Bishop-elect You becomes the first local prelate in 128 years of the Catholic Church in Papua
Retired Franciscan Bishop Leo Laba Ladjar (left) of Jayapura Diocese in Papua, Indonesia announces the name of Father Yanuarius Theofilus Matopai You (right) as his successor on Oct. 29. (Photo: YouTube)
Catholics in Indonesia’s Papua have hailed the appointment of the first native bishop more than a century after Catholicism found its roots in the easternmost region.
Pope Francis appointed Father Yanuarius Theofilus Matopai You as the new bishop of Jayapura Diocese on Oct. 29, 2022.
A member of the indigenous Mee tribe in Papua, Bishop-elect You, 61, succeeds retired Franciscan Bishop Leo Laba Ladjar.
During the announcement at the Christ the King Cathedral in Jayapura, Bishop Ladjar urged local Catholics to pray for the first native Papuan bishop.
"The letter from the Vatican Ambassador told me that I should announce in the local Church in this diocese that the Holy Father Pope Francis has appointed a person to be the new bishop of Jayapura," he said.
"He is a native Papuan," he said, which was welcomed with applause by Catholics.
Bishop-elect You will lead the Catholic Church in the conflict-torn region, which has one archdiocese and four suffragan dioceses.
With the appointment, the Vatican has paid heed to the call from indigenous Papuan Catholics who made public demands to have a native as the bishop.
This comes as indigenous Papuan priests have repeatedly called on bishops since 2020 to be vocal about human rights violations in the region amid an escalation of conflict between Indonesian security forces and pro-independence rebels in recent years.
Soleman Itlay, a lay activist who was present in the church during the announcement, told UCA News that many Papuans like him were emotionally moved when the appointment was made public.
"I am deeply moved. I also saw the mothers beside me crying after hearing the name of the bishop-elect being called. I asked them, what made them cry. They said it was because ‘we had been praying and waiting for the Vatican to elect an indigenous Papuan bishop,’” he said.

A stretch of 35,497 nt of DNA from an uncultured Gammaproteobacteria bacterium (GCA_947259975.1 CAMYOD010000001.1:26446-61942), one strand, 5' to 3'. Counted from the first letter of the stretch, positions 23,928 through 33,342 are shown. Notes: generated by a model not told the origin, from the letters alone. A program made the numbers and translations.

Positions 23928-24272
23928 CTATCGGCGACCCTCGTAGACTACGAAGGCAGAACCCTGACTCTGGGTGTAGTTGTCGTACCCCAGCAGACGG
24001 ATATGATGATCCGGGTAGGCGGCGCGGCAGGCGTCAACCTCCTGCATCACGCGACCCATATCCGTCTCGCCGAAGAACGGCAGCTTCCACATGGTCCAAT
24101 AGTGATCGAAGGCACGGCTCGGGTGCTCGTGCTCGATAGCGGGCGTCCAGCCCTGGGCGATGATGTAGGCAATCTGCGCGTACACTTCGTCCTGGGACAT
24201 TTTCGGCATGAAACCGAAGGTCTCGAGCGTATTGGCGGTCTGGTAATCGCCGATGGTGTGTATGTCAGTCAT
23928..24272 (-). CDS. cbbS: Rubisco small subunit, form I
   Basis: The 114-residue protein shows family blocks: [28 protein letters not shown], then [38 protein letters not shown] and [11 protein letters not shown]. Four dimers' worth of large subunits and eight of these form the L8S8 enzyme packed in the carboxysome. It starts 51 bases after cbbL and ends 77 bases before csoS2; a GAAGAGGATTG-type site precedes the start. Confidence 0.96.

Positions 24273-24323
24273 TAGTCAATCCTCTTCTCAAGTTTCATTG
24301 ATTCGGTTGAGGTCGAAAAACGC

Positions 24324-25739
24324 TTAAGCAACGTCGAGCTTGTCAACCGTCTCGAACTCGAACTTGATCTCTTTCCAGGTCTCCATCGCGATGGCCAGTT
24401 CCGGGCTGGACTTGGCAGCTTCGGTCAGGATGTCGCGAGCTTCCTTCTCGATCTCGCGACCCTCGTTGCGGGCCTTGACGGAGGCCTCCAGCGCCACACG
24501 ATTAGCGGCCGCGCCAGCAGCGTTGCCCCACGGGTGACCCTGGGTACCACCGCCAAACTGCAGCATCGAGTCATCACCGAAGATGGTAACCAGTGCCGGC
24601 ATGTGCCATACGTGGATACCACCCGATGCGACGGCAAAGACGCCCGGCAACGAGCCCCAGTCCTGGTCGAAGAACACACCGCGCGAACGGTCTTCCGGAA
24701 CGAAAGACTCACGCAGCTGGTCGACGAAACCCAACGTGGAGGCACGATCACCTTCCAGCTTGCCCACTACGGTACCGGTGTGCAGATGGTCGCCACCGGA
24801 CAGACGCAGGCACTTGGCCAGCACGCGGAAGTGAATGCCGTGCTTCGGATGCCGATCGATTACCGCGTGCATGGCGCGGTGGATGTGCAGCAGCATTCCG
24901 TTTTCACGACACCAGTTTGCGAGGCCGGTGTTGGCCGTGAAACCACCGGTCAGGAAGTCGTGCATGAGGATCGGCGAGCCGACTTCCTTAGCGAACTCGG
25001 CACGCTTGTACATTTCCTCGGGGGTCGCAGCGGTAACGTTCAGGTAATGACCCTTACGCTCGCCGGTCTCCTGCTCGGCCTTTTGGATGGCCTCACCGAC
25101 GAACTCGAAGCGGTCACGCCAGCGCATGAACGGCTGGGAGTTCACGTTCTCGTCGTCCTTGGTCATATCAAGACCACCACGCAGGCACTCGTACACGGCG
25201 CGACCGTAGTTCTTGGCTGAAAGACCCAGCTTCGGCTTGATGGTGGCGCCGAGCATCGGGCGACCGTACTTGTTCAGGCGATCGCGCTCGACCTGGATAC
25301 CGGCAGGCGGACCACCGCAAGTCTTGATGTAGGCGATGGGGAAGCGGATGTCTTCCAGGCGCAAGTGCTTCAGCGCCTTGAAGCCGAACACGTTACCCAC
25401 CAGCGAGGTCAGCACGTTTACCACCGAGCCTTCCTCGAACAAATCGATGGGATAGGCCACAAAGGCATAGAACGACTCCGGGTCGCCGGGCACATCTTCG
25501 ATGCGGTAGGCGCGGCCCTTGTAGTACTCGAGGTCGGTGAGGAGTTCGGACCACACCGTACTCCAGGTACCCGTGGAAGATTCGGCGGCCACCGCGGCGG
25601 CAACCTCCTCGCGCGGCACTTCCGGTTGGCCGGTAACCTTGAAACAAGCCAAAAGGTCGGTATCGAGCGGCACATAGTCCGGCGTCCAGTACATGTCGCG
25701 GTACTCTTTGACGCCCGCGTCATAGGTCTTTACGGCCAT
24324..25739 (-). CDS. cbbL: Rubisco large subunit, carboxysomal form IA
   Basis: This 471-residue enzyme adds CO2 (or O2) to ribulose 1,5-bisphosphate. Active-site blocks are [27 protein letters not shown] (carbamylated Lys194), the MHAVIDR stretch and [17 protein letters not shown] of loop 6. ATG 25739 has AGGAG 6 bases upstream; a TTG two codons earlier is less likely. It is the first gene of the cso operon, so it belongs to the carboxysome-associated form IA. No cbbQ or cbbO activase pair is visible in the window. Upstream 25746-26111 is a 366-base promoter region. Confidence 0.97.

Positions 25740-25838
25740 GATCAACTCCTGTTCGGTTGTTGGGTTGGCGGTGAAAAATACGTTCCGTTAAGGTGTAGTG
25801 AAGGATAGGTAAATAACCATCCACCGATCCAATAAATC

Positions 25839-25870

He said he thanked Pope Francis for listening to their hopes and “hope that the appointment of this bishop-elect will make the Catholic Church more deeply rooted in Papua and its development will also be more solid."
Frederika Korain, a laywoman said, “I am moved, and tears of joy are falling” and recalled that she spontaneously danced with her colleagues after the announcement.
"I thank God that our struggle and prayers to have an indigenous Papuan bishop have finally been granted and today it has come true," she told UCA News.
She said that as a layperson she would support the bishop-elect so that he could work effectively to help Catholics in Jayapura Diocese and in Papua Land in general.
“I hope that the Church will step up with the poor, the suffering, the deprived of their rights. So, the Church must be close to the people in the most remote bases and formulate appropriate programs to serve them,” she said.
Neles Siep, another lay Catholic, said 128 years since the Catholic Church entered Papua in 1894 “are enough for a native Papuan to become a bishop in his own land.”
He said, as a conflict area, Papua "misses the voice of the shepherd which has been difficult to obtain until now."
"I hope that the suffering of the people on this land will be the main struggle and burden in the pastoral task of the bishop-elect," he said.
Born in 1961, You was ordained a priest in 1991. He looked after various parishes before working in the education sector. In 2002, he became the parish priest of the Cathedral Church in Jayapura and served as the Vicar General of the diocese until 2007.
He studied for a master's degree in psychology at state-university Gadjah Mada Yogyakarta from 2008-2010 and a doctorate in anthropology at Cenderawasih University Jayapura from 2015-2018.
Since September 2019, he has been the rector of the Fajar Timur Abepura School of Theological Philosophy. He is also a lecturer at the John the Apostle Catholic Pastoral High School, Waena, as well as a mentor for seminarians in Jayapura Diocese.
The diocese with an area of 115,350 square kilometers has 67,500 Catholics spread over 25 parishes.
Papua is a former Dutch colony that declared independence in 1961. However, Indonesia annexed the territory soon with a referendum widely considered a sham. A separatist movement for independence bubbled up, prompting Indonesia to maintain a heavy military presence in the resource-rich but underdeveloped. The conflict claimed thousands of lives.
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